retainer brite instructions

Retainer Brite Instructions: How to Clean and Maintain Your Retainer

Fred Bahnson 


Retainers play a crucial role in maintaining the alignment of your teeth after braces. They require regular cleaning to prevent the buildup of bacteria, plaque, and tartar. In this guide, we will discuss the different types of retainers, provide instructions on how to clean them, and share essential tips for proper retainer care.

Types of Retainers

There are three main types of retainers:

1. Hawley Retainers

Hawley retainers are made of acrylic and customized to fit your mouth. They feature a wire component that helps keep the retainer in place. Hawley retainers are removable, making them easy to clean.

2. Clear Plastic Retainers

Also known as Essix, Vivera, or clear aligners, clear plastic retainers are virtually invisible. They are made of transparent plastic and slip over your teeth. While they are less durable than Hawley retainers, they are still removable and require regular cleaning.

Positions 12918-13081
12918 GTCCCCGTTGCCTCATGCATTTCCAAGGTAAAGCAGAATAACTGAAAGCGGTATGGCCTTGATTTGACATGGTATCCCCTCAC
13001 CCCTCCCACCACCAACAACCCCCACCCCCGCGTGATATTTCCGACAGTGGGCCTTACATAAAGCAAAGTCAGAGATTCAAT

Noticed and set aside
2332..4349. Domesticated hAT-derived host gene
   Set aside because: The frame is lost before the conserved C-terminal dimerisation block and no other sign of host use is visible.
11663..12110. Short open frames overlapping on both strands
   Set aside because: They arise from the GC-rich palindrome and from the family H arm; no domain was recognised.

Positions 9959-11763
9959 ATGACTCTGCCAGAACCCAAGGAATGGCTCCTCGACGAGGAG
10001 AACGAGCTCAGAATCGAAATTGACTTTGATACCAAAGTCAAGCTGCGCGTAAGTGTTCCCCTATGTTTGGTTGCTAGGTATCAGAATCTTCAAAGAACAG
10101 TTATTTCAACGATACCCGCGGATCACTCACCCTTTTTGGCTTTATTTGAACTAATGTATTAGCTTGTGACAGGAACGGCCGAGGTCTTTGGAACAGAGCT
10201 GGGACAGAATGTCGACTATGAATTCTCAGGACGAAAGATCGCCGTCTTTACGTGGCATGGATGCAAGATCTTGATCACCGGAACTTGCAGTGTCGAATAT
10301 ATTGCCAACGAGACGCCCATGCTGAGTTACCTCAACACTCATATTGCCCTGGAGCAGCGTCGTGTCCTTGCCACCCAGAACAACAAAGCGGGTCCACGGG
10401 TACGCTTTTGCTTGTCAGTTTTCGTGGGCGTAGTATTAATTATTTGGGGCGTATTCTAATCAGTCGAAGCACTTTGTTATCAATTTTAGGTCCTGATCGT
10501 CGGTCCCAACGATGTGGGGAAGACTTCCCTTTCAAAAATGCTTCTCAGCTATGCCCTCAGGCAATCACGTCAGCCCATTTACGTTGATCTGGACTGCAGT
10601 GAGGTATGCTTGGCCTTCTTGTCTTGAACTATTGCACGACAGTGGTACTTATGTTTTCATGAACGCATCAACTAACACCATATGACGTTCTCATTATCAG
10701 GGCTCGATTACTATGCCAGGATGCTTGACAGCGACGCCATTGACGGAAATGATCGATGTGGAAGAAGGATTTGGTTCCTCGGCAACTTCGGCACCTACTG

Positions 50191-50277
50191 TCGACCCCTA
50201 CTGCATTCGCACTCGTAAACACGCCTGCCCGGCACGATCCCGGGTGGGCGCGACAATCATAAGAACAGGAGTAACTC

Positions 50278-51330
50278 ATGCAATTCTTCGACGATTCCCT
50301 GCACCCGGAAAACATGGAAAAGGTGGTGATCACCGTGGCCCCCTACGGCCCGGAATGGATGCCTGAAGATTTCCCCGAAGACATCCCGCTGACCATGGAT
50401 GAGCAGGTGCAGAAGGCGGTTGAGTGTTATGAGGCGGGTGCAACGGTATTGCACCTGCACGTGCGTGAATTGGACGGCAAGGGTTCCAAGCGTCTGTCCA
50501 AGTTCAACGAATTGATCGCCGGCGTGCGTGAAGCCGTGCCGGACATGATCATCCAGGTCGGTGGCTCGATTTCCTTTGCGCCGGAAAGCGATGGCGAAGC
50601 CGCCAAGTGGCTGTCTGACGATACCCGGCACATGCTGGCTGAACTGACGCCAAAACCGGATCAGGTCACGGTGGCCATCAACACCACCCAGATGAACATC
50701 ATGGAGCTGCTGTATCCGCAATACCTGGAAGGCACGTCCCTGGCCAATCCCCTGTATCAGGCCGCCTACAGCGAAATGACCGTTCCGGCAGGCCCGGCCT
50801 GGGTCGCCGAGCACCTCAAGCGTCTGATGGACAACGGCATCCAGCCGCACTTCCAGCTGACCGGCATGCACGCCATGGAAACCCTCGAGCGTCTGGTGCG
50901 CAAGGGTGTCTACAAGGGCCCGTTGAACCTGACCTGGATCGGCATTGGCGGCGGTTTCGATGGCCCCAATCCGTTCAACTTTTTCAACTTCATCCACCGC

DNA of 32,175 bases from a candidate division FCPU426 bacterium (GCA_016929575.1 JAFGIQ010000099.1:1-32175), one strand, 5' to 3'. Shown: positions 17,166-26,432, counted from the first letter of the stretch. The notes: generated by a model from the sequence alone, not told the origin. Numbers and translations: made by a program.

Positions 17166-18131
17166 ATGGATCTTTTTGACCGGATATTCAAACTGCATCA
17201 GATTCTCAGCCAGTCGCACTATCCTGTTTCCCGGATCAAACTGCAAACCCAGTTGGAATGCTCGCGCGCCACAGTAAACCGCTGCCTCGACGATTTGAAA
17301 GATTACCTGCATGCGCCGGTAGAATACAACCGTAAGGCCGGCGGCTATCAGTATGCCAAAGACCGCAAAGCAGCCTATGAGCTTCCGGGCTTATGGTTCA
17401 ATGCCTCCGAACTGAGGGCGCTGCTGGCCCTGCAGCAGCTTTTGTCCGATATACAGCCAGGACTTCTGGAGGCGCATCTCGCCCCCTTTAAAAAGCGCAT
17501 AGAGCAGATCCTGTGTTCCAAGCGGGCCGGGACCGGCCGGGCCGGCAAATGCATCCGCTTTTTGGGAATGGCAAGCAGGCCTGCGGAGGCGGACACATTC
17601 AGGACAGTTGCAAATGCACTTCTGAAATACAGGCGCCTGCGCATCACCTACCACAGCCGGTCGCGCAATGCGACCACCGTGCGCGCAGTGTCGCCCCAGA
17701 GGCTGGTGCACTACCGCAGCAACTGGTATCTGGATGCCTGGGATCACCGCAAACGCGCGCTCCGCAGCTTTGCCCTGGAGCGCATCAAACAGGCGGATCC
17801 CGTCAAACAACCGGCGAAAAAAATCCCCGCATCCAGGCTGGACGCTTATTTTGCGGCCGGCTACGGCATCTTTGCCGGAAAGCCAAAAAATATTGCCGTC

3. Fixed or Bonded Retainers

Fixed or bonded retainers, also called permanent retainers, are attached to the lower front teeth. These retainers are recommended for individuals at high risk of teeth shifting. Unlike the other types, you cannot remove this retainer, and it remains in place for months or even years.

Cleaning Your Retainer

The cleaning process for your retainer depends on its type:

Hawley and Clear Plastic Retainers

For both Hawley and clear plastic retainers, follow these steps:

  1. Clean your retainer immediately after removing it from your mouth while it’s still wet. This makes it easier to remove any debris before it hardens.
  2. Brush your retainer with lukewarm water after every meal. It’s advisable to brush your teeth simultaneously.
  3. For a more thorough cleaning, create a solution of lukewarm water and mild dish soap. Avoid toothpaste as it can be abrasive and potentially scratch the retainer’s surface. Gently scrub the retainer with a soft toothbrush or denture brush to remove plaque and debris.